NASA Solar Sail Asteroid Mission ready for launch on Artemis I - NASA JPL

NASA Solar Sail Asteroid Mission ready for launch on Artemis I – NASA JPL


Engineers prepare NEA Scout for integration and shipping at NASA’s Marshall Space Flight Center in Huntsville, Alabama.
NASA’s NEA Scout spacecraft in Gravity Off-load Fixture, system test configuration at NASA’s Marshall Space Flight Center in Huntsville, Alabama.
Illustration of NASA’s NEA Scout with the sun sail deployed as it flies past its asteroid destination.
NEA Scout sails in sunlight and takes pictures of an asteroid for scientific studies.
NASA’s Near-Earth Asteroid Scout is tucked away safely inside the agency’s powerful Space Launch System (SLS) rocket at NASA’s Kennedy Space Center in Florida. The solar sailing CubeSat is one of several secondary payloads goes on Artemis Ithe first integrated flight of the agency’s SLS and the Orion spacecraft.
NEA Scout, a small spacecraft about the size of a large shoe box, has been packed in a dispenser and attached to the adapter ring that connects the SLS rocket and the Orion spacecraft. The Artemis I mission will be a flight test without a crew. It also offers deep space transportation for several CubeSats, enabling opportunities for small spacecraft such as the NEA Scout to reach the moon and beyond as part of Artemis program.
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“NEA Scout will be the United States’ first interplanetary mission using a solar sail propulsion,” said Les Johnson, technical investigator for the mission at NASA’s Marshall Space Flight Center. “Several sailing tests have been done in Earth’s orbit, and we are now ready to show that we can use this new type of spacecraft propulsion to go to new places and perform important science.”
CubeSat will use stainless steel booms to place an aluminum-coated plastic film sail – thinner than a human hair and about the size of a racquetball court. The large sail will generate traction by reflecting sunlight. Energetic particles of sunlight, so-called photons, bounce off the sun sail to give it a gentle but constant push. Over time, this constant traction can accelerate the spacecraft to very high speeds, allowing it to navigate through space and catch up with its target asteroid.
“This type of propulsion is especially useful for small, light spacecraft that cannot carry large amounts of conventional rocket propellants,” Johnson said.
NEA Scout is also a springboard to another newly selected NASA’s solar sailing mission, Solar Cruiser, which will use a sail that is 16 times larger when it flies in 2025.
NEA Scout sails in sunlight and begins an approximate two-year journey to fly past a terrestrial asteroid. When it reaches its destination, the spacecraft will use a scientific quality camera to take pictures of the asteroid – down to less than four inches (10 centimeters) per pixel – which scientists will then study to increase our understanding of these small but important solar cells system neighbors. High-resolution image processing is possible thanks to the low bypass (less than 100 feet, or 30 meters, per second) made possible by the sun sail.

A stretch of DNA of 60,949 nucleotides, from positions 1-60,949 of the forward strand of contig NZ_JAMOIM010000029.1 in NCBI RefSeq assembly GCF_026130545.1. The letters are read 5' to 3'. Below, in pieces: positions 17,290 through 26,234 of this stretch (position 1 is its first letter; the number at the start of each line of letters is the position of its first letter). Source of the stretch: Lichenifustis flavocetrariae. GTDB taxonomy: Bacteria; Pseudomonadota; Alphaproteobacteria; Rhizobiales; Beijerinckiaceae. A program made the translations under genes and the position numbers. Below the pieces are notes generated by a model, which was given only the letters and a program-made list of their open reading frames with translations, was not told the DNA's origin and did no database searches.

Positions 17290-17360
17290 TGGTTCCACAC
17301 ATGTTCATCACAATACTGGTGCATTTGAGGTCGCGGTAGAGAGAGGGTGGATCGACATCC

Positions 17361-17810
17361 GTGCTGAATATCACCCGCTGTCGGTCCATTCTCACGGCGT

The data obtained will help scientists understand a smaller class of asteroids – those measuring less than 100 meters (330 feet) in diameter – that have never been explored by spacecraft.
“The images collected by the NEA Scout will provide important information about the asteroid’s physical properties such as orbit, shape, volume, rotation, the dust and debris field that surrounds it, plus its surface properties,” said Julie Castillo-Rogez, the mission’s foremost scientist. investigator at NASA’s Jet Propulsion Laboratory.
Earth asteroids are also important destinations for exploration, resource utilization on siteand scientific research. Over the past decade, discoveries of terrestrial asteroids have steadily increased and are expected to grow, offering expanded opportunities as exploration destinations.
“Despite their size, some of these small asteroids can pose a threat to Earth,” said Dr. Jim Stott, NEA Scout’s technology project manager. “Understanding their properties can help us develop strategies to reduce the potential harm caused in the event of an impact.”
Scientists will use this data to determine what is needed to reduce risks, increase efficiency and improve the design and operation of robots and human space explorations, Castillo-Rogez added.
NEA Scout is developed under NASA’s Advanced Exploration Systems division. CubeSat is designed and developed by NASA Marshall in Huntsville, Alabama and JPL in Southern California.
Molly Porter
Marshall Space Flight Center, Huntsville, Ala.
Ian J. O’Neill
Jet Propulsion Laboratory, Pasadena, California.
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